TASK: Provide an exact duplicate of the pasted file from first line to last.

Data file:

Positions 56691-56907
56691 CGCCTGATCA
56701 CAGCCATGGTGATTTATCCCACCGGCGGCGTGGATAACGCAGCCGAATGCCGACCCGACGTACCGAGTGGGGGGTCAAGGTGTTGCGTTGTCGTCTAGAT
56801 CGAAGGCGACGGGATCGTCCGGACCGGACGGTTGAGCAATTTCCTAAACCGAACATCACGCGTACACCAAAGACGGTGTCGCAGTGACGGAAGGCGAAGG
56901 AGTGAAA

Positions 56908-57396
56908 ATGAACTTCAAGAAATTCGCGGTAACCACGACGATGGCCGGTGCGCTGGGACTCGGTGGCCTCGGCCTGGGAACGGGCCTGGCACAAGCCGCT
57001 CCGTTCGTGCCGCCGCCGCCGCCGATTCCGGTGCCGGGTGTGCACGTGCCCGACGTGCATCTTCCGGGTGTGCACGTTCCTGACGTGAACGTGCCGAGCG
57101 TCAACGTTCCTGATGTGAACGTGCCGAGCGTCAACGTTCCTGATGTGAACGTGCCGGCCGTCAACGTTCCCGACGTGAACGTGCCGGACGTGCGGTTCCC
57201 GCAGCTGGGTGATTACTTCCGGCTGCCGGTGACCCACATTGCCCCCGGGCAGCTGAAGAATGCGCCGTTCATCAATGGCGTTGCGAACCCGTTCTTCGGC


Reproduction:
Positions 56691-56907
56691 CGCCTGATCA
56701 CAGCCATGGTGATTTATCCCACCGGCGGCGTGGATAACGCAGCCGAATGCCGACCCGACGTACCGAGTGGGGGGTCAAGGTGTTGCGTTGTCGTCTAGAT
56801 CGAAGGCGACGGGATCGTCCGGACCGGACGGTTGAGCAATTTCCTAAACCGAACATCACGCGTACACCAAAGACGGTGTCGCAGTGACGGAAGGCGAAGG
56901 AGTGAAA

Positions 56908-57396
56908 ATGAACTTCAAGAAATTCGCGGTAACCACGACGATGGCCGGTGCGCTGGGACTCGGTGGCCTCGGCCTGGGAACGGGCCTGGCACAAGCCGCT
57001 CCGTTCGTGCCGCCGCCGCCGCCGATTCCGGTGCCGGGTGTGCACGTGCCCGACGTGCATCTTCCGGGTGTGCACGTTCCTGACGTGAACGTGCCGAGCG
57101 TCAACGTTCCTGATGTGAACGTGCCGAGCGTCAACGTTCCTGATGTGAACGTGCCGGCCGTCAACGTTCCCGACGTGAACGTGCCGGACGTGCGGTTCCC
57201 GCAGCTGGGTGATTACTTCCGGCTGCCGGTGACCCACATTGCCCCCGGGCAGCTGAAGAATGCGCCGTTCATCAATGGCGTTGCGAACCCGTTCTTCGGC